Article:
(Education Reform Now was also the group behind the massive public relations campaign that preceded New York's charter cap lift in May, and the advocacy component to the political action committee Democrats for Education Reform.)
The campaign has not been endorsed by the film's movie studio and production company, Paramount Pictures and Participant Media, which is running its own, less explicitly political outreach campaign around the film.
Protestors at P.S. 123 yesterday applauded lawmakers pushing for limits on charter schools in Harlem. Eva Moskowitz, the C.E.O. of the Success Charter Network, was a particular target. (Photo screenshot from video below.)
The next front for the Harlem school wars could be Albany.
City Council member Inez Dickens yesterday proposed changing the state law to cap the number of charter schools that a single operator can open in a given school district.
She was speaking at a protest against the Success charter school network's expansion into a traditional Harlem public school, P.S. 123.
Dickens said she had the support of state Sen. Bill Perkins, and Keith Wright, an Assemblyman representing Harlem, said he would introduce legislation to make that change on his side of the legislature.
A neighborhood- and operator-specific cap would add to what exists now, a cap on the number of charter schools across New York state at 200. There are 1,500 public schools in the city.
Such a cap would also squarely challenge the strategy the Success Charter Network has pursued of opening a large number of charter schools in a designated area; Eva Moskowitz, the network's CEO, has said her goal is to open 40 Harlem charter schools in the next 10 years.
A screenshot from ##http://www.dfer.org/##DFER's web site## advertises four new branches. (The Florida branch is yet to be official, according to executive director Joe Williams.)
The lobbying group whose H.R. recommendations virtually staffed President Obama's Education Department is spreading its "reform" tentacles.
Democrats for Education Reform now has branches in Missouri, Colorado, and Wisconsin, in addition to its hometown, New York, and the organization plans to be in 10 states by 2011, executive director Joe Williams told me earlier this week.
"We have very good conditions at the federal level right now for at least talking about reform, but we're really talking about what at the end of the day is a local issue," Williams said. "So the strength of any national organization like ours is really going to come down to how strong its local units are."
The new branches are mostly self-sustaining, relying on leadership from volunteer boards and local residents already active in education. "It's a lot of people who were doing a lot of work on reform, but there was no political arm to engage at the political level," Williams said.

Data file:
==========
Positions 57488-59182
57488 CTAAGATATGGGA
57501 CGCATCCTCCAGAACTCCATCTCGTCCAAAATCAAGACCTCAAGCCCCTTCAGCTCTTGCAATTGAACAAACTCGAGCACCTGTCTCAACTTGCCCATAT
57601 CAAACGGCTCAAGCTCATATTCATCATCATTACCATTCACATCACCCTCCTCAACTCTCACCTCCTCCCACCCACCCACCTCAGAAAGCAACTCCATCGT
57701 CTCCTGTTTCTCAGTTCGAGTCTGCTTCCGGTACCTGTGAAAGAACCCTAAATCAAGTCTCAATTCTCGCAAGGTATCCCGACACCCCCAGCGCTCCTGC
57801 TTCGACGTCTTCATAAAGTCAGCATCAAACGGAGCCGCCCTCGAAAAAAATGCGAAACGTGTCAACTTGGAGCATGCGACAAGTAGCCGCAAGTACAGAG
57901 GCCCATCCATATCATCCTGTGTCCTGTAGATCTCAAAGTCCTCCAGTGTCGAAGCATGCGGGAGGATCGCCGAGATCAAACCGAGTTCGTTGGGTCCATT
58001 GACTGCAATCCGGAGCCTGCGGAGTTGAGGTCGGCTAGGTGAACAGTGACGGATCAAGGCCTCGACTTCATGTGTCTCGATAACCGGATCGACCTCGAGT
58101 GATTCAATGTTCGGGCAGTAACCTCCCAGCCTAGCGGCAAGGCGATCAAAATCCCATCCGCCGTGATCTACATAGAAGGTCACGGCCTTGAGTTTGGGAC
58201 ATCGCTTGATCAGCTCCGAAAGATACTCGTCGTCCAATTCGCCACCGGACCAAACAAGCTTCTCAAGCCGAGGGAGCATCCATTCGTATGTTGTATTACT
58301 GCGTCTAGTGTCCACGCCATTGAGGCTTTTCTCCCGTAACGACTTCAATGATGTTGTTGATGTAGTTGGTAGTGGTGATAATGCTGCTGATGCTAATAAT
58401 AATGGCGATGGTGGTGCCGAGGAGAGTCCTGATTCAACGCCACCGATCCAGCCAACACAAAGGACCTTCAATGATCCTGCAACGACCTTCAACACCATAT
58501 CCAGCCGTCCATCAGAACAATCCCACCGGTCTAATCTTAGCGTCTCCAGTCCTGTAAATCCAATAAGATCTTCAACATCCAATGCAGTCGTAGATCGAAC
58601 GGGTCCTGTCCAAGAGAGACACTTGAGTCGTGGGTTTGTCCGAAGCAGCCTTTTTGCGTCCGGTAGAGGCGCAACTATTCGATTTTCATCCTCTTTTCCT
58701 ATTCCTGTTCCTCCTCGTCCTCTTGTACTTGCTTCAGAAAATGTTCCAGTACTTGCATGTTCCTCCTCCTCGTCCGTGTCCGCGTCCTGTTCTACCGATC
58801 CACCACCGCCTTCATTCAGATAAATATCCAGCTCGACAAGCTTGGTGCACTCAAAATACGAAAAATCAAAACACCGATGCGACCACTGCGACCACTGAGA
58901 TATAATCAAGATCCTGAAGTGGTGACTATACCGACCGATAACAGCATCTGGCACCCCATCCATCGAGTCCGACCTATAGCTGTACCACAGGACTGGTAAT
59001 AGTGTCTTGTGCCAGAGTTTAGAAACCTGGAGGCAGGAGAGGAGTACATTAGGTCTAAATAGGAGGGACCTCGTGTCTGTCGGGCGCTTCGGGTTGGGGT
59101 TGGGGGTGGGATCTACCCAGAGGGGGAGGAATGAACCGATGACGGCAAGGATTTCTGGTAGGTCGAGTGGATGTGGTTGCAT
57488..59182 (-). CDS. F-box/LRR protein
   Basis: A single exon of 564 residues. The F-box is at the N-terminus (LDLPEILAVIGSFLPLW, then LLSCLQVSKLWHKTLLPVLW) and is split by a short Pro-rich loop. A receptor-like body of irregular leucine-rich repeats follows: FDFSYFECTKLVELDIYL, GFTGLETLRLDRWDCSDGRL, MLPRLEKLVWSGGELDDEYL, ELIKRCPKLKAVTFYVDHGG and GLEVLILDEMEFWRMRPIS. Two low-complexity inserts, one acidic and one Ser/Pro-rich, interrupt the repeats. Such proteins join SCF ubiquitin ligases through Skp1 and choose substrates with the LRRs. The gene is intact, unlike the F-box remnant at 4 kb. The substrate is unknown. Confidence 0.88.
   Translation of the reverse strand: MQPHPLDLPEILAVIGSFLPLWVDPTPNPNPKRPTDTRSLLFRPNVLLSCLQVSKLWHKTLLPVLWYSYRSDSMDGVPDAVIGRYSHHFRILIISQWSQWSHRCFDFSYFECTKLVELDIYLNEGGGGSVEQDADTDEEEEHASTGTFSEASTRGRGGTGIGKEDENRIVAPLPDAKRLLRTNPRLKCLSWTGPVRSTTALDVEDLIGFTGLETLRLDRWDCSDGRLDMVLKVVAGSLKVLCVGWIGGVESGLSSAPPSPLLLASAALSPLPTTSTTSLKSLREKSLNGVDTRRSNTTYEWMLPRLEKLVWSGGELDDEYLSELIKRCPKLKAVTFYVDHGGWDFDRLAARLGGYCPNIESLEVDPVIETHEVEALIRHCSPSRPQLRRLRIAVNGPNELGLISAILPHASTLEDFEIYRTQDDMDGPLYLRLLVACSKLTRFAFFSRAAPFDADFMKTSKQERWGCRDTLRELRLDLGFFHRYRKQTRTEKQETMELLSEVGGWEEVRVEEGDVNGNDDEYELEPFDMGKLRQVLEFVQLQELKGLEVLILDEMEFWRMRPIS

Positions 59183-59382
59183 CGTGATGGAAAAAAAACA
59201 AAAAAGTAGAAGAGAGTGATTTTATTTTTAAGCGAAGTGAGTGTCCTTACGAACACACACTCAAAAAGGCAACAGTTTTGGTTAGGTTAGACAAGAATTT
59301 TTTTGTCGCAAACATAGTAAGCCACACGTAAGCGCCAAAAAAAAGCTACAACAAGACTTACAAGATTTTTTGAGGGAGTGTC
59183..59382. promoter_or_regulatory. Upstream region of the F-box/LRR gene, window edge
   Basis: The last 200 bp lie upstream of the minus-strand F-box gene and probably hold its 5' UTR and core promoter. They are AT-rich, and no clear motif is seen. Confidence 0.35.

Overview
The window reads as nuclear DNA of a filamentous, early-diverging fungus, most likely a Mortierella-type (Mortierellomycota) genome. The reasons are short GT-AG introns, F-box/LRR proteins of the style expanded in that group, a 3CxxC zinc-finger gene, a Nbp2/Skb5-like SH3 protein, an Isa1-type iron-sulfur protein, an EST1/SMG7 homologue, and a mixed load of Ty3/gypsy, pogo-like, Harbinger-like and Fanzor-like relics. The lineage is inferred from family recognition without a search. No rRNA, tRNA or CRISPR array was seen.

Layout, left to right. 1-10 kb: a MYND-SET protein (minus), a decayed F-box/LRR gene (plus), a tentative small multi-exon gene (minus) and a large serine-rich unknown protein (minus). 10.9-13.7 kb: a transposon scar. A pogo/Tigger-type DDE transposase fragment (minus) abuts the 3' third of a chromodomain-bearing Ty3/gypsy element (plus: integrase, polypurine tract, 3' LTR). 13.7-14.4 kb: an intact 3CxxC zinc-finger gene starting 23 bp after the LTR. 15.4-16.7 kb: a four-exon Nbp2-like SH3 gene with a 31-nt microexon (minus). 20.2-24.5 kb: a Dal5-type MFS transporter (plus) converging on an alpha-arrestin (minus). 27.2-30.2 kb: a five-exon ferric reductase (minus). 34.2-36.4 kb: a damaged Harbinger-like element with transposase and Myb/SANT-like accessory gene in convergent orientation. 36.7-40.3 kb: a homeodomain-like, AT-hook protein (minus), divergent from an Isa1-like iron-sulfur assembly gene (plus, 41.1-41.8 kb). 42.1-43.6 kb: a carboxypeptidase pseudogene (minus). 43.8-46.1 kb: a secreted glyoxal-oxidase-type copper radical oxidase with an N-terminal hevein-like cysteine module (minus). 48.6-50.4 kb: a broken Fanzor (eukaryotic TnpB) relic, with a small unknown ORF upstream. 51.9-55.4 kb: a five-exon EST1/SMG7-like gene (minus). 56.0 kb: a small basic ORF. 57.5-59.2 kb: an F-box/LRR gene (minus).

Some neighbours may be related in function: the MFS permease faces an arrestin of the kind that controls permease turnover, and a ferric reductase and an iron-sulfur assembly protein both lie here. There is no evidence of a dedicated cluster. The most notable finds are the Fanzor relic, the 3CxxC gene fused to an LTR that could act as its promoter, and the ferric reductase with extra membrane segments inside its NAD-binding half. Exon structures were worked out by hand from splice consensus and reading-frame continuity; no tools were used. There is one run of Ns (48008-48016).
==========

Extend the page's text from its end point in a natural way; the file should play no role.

What Williams calls DFER's "outpost" in Colorado is a case study for its plans elsewhere. Rather than generate policy ideas, the organization focuses on raising money for candidates who support its favored brand of changes to education — policies like charter schools, merit pay, and higher teaching standards. Among the Colorado officials DFER supports is Mike Johnston, who advised candidate Obama's presidential campaign and replaced the president of Colorado's state senate, Peter Groff, after he joined President Obama's education department.
There are 10 days to go before mayoral control expires and one day left of the legislative session. Given the standstill at the state Senate, that equation is leaving both supporters and opponents of the mayoral control in a state of high alarm.
Invariably, their panic is fueled by the complete unpredictability of the situation. No one has the answers to questions about what would happen if the Senate allowed the 2002 law to sunset, as State Senator John Sampson has threatened to allow.
"If everybody goes home for the summer we've got 32 school boards on July 1. Mayoral control is over. The clock is ticking and it doesn't seem like anybody's doing anything," said Joe Williams, the executive director of Democrats for Education Reform, which favors preserving mayoral control.
Should the Senate pull itself together and reconvene, either by choice or by force, before the law expires, it remains unclear what kind of bill it will support. A bill has already passed the Assembly, but Sampson and other Democrats have said they want to amend that to add stricter checks to the mayor's power.
Wendy Kopp, the hard-driving founder of Teach For America, and Arne Duncan, the superintendent of schools in Chicago, are being touted as top candidates for U.S. Education Secretary by an influential lobbying group that pushes for aggressive changes in American schools. Their names are included in a 34-page transition memo to President-elect Barack Obama prepared by the group, Democrats for Education Reform, and obtained by GothamSchools.
New York City Schools Chancellor Joel Klein has received support from DFER, which is based in Manhattan, but the group's memo specifically rules him out as a possible Education Secretary. The memo says Klein's aggressive efforts to improve public schools are admirable, but that they make him and the like-minded D.C. school chancellor, Michelle Rhee, a poor choice for Barack Obama's White House. "The need for them to occasionally 'break some china' in order to affect much-needed change puts them and other hard-charging reforms like them in an unlikely spot to be selected for a role like Secretary of Education (a role for which either would be well suited)," the memo says.